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Is that a laptop on your lap?

Every so often, a news headline mentions the safety of routinely working with computers. Recently, the headline isn’t so much about the desktop computer we have at work and/or at home, it’s about the laptop computer and whether it’s safe to use during pregnancy. Fair question – just what do we know about this?

There is no radiation issue associated with using a laptop or any computer during your pregnancy. Since laptops do emit a fair amount of heat, though, not putting them on your abdomen is prudent, but using them on your lap (your thighs) is fine. Consumer protection laws were passed in the 1970’s by the Food and Drug Administration limiting the amounts and types of radiation emissions from these devices.

The term radiation is a broad term that covers a large number of wave energies (the electromagnetic spectrum) to which we may be exposed. On one end of the energy spectrum is ionizing radiation, i.e., x rays. On the other end is nonionizing radiation. Computers emit nonionizing radiation. We are exposed to this type of radiation from numerous sources—cell phones, electric blankets, microwaves, AM/FM radio, etc.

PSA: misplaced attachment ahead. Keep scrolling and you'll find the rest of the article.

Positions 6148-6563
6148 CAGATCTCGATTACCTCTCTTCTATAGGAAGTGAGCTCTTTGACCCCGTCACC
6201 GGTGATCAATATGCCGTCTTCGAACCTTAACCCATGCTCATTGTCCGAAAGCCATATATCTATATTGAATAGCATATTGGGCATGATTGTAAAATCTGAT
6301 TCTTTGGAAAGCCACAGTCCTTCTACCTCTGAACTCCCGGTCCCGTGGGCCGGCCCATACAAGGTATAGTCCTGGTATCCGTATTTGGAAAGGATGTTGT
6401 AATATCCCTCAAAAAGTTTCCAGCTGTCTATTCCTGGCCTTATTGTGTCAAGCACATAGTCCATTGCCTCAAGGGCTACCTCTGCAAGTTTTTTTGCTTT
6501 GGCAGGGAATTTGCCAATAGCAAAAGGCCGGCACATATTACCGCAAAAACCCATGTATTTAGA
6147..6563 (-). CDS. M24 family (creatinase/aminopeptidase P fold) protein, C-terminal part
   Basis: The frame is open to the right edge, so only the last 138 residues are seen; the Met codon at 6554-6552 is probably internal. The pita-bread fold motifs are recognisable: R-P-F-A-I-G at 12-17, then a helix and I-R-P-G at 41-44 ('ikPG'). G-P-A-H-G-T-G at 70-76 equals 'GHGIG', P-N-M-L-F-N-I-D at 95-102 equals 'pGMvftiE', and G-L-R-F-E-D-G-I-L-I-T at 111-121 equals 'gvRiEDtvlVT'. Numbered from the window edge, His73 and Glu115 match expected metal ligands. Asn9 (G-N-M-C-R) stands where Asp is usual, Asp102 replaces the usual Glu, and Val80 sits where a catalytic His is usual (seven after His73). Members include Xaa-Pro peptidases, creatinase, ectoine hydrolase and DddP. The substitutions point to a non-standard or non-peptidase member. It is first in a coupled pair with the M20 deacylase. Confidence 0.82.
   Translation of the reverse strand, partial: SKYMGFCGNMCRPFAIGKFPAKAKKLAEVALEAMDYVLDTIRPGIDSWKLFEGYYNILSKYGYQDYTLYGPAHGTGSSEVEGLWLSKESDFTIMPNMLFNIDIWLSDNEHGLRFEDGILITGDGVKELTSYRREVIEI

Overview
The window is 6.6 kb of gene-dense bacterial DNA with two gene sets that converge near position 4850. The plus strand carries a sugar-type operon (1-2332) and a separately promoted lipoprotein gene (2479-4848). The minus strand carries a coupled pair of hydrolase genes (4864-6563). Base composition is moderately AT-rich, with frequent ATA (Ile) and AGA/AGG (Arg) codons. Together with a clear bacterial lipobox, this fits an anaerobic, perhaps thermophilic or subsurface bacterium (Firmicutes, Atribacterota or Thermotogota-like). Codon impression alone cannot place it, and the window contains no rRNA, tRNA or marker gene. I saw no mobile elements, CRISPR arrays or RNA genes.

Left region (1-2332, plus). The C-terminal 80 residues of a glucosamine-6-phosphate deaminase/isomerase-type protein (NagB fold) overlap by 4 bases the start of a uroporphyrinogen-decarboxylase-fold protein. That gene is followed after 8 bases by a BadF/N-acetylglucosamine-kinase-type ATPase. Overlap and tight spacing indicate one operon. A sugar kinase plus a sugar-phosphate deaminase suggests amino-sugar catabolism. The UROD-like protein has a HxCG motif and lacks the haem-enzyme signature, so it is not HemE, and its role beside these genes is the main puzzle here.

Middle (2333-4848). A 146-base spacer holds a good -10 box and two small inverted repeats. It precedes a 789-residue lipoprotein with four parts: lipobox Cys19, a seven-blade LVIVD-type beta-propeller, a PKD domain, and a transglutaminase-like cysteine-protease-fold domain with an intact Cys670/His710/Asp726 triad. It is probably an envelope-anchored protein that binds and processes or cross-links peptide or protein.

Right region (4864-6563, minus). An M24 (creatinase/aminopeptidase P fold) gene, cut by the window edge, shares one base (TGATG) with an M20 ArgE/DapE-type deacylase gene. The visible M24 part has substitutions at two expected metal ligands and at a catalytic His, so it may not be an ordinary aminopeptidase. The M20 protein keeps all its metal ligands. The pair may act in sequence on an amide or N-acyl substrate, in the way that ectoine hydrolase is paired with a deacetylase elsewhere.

There is no measurable ionizing radiation (x rays) emitted from a computer monitor. The nonionizing radiation or electromagnetic radiation that may be emitted does not represent a reproductive risk either. There are many studies showing that birth defects or miscarriage is not associated with working at a computer.

Although radiation isn’t an issue, one should be aware of the possibility of eye strain, back problems, etc from sitting in front of the screen for long periods. Periodic breaks from the working on a computer are prudent whether you are pregnant or not.

The same is true of watching television during pregnancy – it will not cause harm to the baby as a result of radiation exposure. Televisions are constructed such that radiation exposure, if any, is kept at a minimum. At a distance of several feet from the tube, radiation cannot be measured.